So what can you do? Complain to the North Carolina Attorney General or Raleigh Better Business Bureau. Contact Lulu.com’s Designated Agent for Copyright Infringement. She’s Veronique McMillan, vmcmillan@lulu.com, fax 919 459-5867.

FWIW, here’s Lulu’s super top secret contact info:

Lulu Enterprises, Inc.
3101 Hillsborough St.
Raleigh, NC 27607-5436
919 459-5858 (fax 919 459-5867)
Robert Young, CEO
Bryce Boothby, President and COO
Tim Albury, CFO
Doug Rye, Treasurer
Elizabeth Broadwater, Secretary
Steven Fraser, Director
Jeff Kramer, Engineering Staff/Senior VP
Debbie McGrath, Controller

Copyright © 2014 SYDNEY SCHUSTER – All Rights Reserved

Sydney Schuster and Dead Spot neither approved nor endorse any third-party advertising that may appear below, nor do we derive any income from it. Feel free to ignore it.

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18 thoughts on “Unethics in the Internet Age | Why I Hate Lulu (And You Should, Too)

  1. That’s terrible, I would take them to court for losses or something. So sorry that happened, kind of scary to someone who has never published a book before…

    • Thanks for the vote of solidarity, Neeks. I think I managed to turn off all my Lulu-related product pages. What angers me most is that Lulu didn’t even ask my permission. (Apple and B&N assume Lulu has the legal right to offer them ebooks, not that I’m defending them. *Someone* should’ve let me review what all of them are selling before any of them posted it, because all my work was edited and repurposed for their various electronic formats.) I had assurances from Lulu that they’d notify me if/when they took any action re: third party publishing. Clearly Lulu lied. I discovered what they’d done via Google. This sets a really bad precedent for electronic publishing.

  2. This is terrible news. We’re just finishing a project that is supposed to go up on lulu (and because it includes graphics CAN’t go up on Kindle without endless re-formatting)… ugh. Is there no other good alternative?

    • Valerie, if you have an ISBN (the real kind, from Bowker), you can sell your project independently on iBook or Nook. Lulu will offer to distribute to Apple and B&N for you, but the free ISBNs Lulu provides are good only as long as Lulu is your “publisher”. In other words, Lulu remains the owner of their “free” ISBNs (along with your projects), not you. If you publish your project as an ebook or PDF download, there are many other publishers besides Lulu. If you need more info, just ask me here, or contact me by email.

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  5. Dear. Misses Schuster,

    I have just published at LULU myself and it remains to be seen how honest they will be on issues likes royalties. However, on a few aspects I have to correct you already now.
    First of all, it is possible to remove files from LULU. I have already done it myself.
    You are also not bound to remain with LULU forever. You can cancel the contract immediately but loses your LULU ISBN.

    • Thank you for your comment. It’s good to hear that Lulu.com is less squidlike since my rant of four years ago. The lawsuits must’ve been dillies! Lulu.com violated many federal laws by keeping authors’ work on Lulu servers and publishing it after the authors severed relations. As for Lulu ISBNs, they are (like all ISBNs provided by self-publishing distributors) worthless outside the distributor’s own venue. That’s why you need to get your own ISBN from Bowker. It’s unique to your product, it works on every platform, and no one can take it away from you. Good luck with your book!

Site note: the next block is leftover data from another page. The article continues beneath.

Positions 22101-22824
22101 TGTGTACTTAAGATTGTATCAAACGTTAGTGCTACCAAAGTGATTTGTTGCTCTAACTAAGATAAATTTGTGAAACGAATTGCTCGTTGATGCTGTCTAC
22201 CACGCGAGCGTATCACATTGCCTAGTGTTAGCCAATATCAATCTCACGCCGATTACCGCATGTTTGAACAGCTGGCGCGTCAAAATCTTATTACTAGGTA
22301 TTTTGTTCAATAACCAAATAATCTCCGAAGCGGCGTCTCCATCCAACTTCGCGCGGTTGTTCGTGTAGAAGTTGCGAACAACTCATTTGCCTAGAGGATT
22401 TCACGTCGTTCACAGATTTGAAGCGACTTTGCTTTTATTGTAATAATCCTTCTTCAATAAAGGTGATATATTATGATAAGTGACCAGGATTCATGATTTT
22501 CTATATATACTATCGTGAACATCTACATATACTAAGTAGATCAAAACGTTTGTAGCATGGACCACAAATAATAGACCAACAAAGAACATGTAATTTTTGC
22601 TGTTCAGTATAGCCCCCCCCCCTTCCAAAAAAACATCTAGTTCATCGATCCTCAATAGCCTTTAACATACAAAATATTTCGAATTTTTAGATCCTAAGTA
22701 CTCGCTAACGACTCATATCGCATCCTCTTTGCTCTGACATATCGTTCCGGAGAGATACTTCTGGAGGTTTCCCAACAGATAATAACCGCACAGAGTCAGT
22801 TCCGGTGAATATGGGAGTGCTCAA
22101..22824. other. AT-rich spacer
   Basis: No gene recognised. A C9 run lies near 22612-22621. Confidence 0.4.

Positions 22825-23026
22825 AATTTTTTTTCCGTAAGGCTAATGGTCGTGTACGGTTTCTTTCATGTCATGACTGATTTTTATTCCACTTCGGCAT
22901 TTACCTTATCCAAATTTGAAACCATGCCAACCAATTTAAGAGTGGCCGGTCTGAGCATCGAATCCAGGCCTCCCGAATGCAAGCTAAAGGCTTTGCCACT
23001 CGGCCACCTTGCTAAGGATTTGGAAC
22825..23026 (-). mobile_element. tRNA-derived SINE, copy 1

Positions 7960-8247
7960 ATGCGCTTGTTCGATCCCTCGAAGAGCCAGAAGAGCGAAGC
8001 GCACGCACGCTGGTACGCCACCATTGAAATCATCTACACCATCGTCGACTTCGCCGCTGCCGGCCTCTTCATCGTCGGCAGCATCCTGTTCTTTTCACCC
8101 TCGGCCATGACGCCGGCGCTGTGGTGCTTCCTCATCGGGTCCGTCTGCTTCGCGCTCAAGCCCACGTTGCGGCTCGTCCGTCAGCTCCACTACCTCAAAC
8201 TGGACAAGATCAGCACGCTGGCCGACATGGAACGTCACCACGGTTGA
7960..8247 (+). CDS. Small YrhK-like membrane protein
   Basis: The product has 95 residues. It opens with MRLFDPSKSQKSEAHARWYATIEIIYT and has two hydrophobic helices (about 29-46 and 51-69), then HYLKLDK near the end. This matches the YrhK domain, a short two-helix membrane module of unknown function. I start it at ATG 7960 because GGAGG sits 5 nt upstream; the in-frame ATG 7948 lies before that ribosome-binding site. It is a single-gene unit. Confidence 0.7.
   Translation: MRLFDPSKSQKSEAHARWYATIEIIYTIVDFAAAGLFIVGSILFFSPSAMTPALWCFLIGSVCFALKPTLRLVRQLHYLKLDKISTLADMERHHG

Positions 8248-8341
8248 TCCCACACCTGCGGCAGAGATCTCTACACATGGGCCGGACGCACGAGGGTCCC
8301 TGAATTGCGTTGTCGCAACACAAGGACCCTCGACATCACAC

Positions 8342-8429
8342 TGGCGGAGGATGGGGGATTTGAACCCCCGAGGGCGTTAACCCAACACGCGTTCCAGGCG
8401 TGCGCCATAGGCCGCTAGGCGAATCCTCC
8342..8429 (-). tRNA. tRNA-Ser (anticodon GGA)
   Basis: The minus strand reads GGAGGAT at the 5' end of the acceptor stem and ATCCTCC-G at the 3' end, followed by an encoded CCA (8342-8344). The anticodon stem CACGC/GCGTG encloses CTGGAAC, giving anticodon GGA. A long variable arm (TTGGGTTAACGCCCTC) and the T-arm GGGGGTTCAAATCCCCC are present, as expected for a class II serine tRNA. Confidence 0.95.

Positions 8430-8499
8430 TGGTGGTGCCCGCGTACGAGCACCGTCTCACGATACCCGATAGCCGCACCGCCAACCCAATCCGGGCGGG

6. I got sucked into this too, although I never even got to publish. They screwed over the cover, the format, now the outlet…because I want a novel the size of a textbook…or only sold on their website.

    The big issue is that I’m broke and this was my last shot to earn some money the old fashioned way.

      • I was supposed to have access to Kindle as well as dozens of other distributors. I just want to be able to OWN my own work, and not have these companies re-edit a word and then publish it elsewhere. I really didnt want to have to deal with lawyers but it may come to that, even before the damn book hits the market. I am simply tired. This was the only thing keeping me from just ending up in a home for homeless veterans.

        • Wow. That truly sucks. It burns me up how cavalierly ebook publishers treat their customers. You have my genuine sympathy. Why are they changing one word to publish your book elsewhere? Is that a copyright workaround? You own your book, not them, so there shouldn’t even be copyright issues. If that’s what they’re doing, it’s illegal. If they want to make your book available through other outlets (Kindle, B&N, Nook, etc), that’s nice and more exposure is better, but they gotta explain to you why they’re making changes and submit them for your approval before going live (or allow you to do any editing they think is required). Some companies’ shtick includes selling editing services. If you feel you don’t need that, don’t let them force it on you. Lulu didn’t explain nothin’ to me, they just did wtf they wanted with my book, so I dumped them.

          If you get your own ISBN, you can publish wherever you want and handle your own distribution (ie, submit your book yourself to all the outlets you want to sell it). It’s possible publishers might be unlikely (or legally not allowed) to edit your work without your consent if you own your own ISBN. For what it’s worth, Kindle didn’t edit my ebook, and they let me publish it anywhere else I want (I own my ISBN). They don’t help with distribution, and they don’t do squat to promote it, but at least they don’t mess with my content. Let me know how things work out for you.